Loose Messy Coiled Wire Hoop Earring Tutorial

 These coiled hoop wire earrings may be my new favorites - favorites to make and to wear. 

It's always fun (and challenging) when making wire jewelry to let things be loose and not make everything match exactly. Especially when you are making earrings! I'm so used to trying to make earrings be carbon copies.

Making these wire hoop earrings follows the same basic steps as the tutorial for the small coiled hoop earrings I made - except those were very neat and tidy. This is the freestyle, relaxed, let your hair down version.

To make the loose messy version of coiled wire hoop earrings, you will need the following tools and materials:
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Cut and straighten the two pieces of 20 gauge wire. I smooth the wire with a polishing cloth before I cut it from the spool, making sure to remove any bumps or kinks.

Using the 4th largest diameter mandrel on the six step pliers or a 5mm diameter mandrel, start at one end and wrap the wire into a slightly messy loose coil. 

two gold colored wire coils

To make a neat wire coil, you want each wrap to line up with the prior wrap. In this case, I purposely left gaps and even overlapped the wires a couple of times. I still kept the wire wrapped tightly around the mandrel though, because I wanted them to stay round. To avoid running out of room, wrap the wire around the mandrel towards the pliers handles (refer to the tight coiled hoop tutorial for pictures).

Stop coiling when you have a little less than one inch of wire left (about 3/4 of an inch). This last piece of wire is going to be used for the earring post for the hoop.

two gold wire coils, elongated

Bend the wire tail straight up from the coil using flat nose or chain nose pliers. Then elongate the wire coils to about 2 inches long by gently pulling on either end and separating the coils with your fingers. 

The goal is to stretch out the coil as evenly as possible without making it perfectly even. (does that even make sense?)

Wrapping wire coil around plastic mandrel to form hoop

Use the round plastic step mandrel to shape the coil into a hoop. I tend to start at the very small steps (like the ones numbered 11 and 12 in the picture above) and start shaping the ends around these small steps. Then I move to the larger steps to get the center of the coil rounded into a hoop.

The finished hoops fit snugly on step 9 of the mandrel, so I start with the smaller sizes and then shape it to fit snugly on the size 9 step. It helps to adjust the spaces between the coils to keep the shape round.

pair of messy coiled wire hoop earrings

Once you have one hoop shaped, repeat with the second coil.

messy coiled wire hoop earrings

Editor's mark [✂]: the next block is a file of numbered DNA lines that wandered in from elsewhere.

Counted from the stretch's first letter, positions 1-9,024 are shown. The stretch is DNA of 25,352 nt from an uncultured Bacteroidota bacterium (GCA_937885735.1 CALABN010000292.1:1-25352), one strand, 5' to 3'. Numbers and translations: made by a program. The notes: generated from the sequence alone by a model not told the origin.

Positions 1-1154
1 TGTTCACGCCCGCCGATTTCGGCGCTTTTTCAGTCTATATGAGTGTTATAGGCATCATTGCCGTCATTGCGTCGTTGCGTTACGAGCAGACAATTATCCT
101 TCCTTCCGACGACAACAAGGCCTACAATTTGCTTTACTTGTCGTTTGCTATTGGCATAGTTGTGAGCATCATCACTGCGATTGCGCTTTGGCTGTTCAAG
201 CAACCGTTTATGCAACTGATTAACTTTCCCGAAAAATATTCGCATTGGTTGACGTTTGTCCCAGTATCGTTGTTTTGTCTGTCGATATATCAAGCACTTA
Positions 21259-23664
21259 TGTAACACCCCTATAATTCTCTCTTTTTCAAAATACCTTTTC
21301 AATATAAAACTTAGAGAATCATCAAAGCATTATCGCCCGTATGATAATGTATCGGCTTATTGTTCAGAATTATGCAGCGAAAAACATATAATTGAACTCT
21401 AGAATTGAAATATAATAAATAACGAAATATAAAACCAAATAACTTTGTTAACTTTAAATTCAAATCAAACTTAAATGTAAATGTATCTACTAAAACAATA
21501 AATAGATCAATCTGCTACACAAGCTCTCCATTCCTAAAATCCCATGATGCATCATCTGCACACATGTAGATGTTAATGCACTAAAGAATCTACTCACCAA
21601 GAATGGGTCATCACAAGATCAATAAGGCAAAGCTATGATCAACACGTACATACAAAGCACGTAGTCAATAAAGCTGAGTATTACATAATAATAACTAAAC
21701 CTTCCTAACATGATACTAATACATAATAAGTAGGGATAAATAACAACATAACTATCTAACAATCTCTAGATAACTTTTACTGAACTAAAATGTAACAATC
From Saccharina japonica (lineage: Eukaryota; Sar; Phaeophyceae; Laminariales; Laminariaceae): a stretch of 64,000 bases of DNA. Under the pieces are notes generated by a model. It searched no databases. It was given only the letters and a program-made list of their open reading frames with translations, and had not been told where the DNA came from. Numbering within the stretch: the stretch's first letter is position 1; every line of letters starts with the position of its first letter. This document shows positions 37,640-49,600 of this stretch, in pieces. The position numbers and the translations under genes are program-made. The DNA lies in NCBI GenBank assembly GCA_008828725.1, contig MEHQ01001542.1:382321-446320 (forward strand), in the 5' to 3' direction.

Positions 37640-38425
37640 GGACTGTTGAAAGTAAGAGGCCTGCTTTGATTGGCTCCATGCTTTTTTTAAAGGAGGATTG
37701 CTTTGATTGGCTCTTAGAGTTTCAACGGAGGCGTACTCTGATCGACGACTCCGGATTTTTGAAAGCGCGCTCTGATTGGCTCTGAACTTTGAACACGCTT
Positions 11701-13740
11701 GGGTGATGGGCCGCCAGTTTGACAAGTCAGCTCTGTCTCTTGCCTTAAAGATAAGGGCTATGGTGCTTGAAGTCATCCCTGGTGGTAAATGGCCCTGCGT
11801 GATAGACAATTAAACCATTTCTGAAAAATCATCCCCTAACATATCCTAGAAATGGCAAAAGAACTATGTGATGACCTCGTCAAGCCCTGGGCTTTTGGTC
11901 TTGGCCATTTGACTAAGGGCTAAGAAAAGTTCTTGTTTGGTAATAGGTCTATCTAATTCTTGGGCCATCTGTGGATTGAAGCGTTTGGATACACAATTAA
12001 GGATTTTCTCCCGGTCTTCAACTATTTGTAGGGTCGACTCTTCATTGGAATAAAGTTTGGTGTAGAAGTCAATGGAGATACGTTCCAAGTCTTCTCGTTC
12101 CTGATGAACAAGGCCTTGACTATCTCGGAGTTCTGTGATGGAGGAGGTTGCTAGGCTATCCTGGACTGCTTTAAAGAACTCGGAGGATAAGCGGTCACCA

When you are satisfied with the hoop size and shape, trim the wire posts to 3/8 inch long (or whatever length is comfortable for you).

I have two hints for shaping the wire coils into earring hoops. 

First, leave at least one full coil of wire next to the earring post. This helps support the earring structure when you putting on the earring back and prevents the hoop beyond the earring post from sliding into your ear.

Likewise, leave a full coil loop on the other side of the hoop, rather than stretching the last coil out. This helps keep the hoop balanced so it doesn't suddenly get skinny on the ends. Plus it helps hide the cut end so it won't scratch you or get caught on anything (a scarf or jacket).

Coiled wire earrings with ruler for size

Add an earring back and your new handmade hoops are ready to wear! The finished hoops are about 1 inch in diameter. 

two different styles of handmade wire hoop earrings

Note that both these hoops and the tighter coiled ones were made on the same step of the round plastic mandrel and the inner diameter of the hoops are the same. The loose coiled wire hoops are larger because the coil was 5mm where the neat tight coiled hoops are a 2mm coil.

front and side view of handmade coiled wire hoop earrings

It can be a little difficult to see how cool the loose coiled hoops are in pictures. This picture does a pretty good job of showing the structure from a front and side view of the hoops.

Because I used uncoated brass wire, I decided to add the completed wire hoops to my rotary tumbler for an hour to harden and shine them. 

I'll write in detail about how I tumble my handmade wire jewelry in the near future, but the summary version is this: I use about 1 pound of stainless steel shot in a harbor freight rotary tumbler with warm water and a drop or two or dawn dish soap. I let it tumble for at least an hour. They come out shiny and the wire is harder.

Tumbling wire jewelry does a few things:

  • it work hardens the wire
  • it polishes the wire
  • it removes any sharp edges on cut ends

Lisa Yang, hoop earrings

I like these new wire hoops enough that they've been added to my jewelry collection too. I mean, someone needed to test wear them (and I can make more!)

variety of coiled wire earring prototypes

I would like to incorporate some beads into the coiled hoop designs, but so far haven't found a design that really works for me.  

What are your thoughts? 

Do you prefer the messy loose wire coil hoops or the neat and petite wire huggie hoops? 

Do you like any of the other coiled hoop prototypes in the picture? Let me know in the comments.

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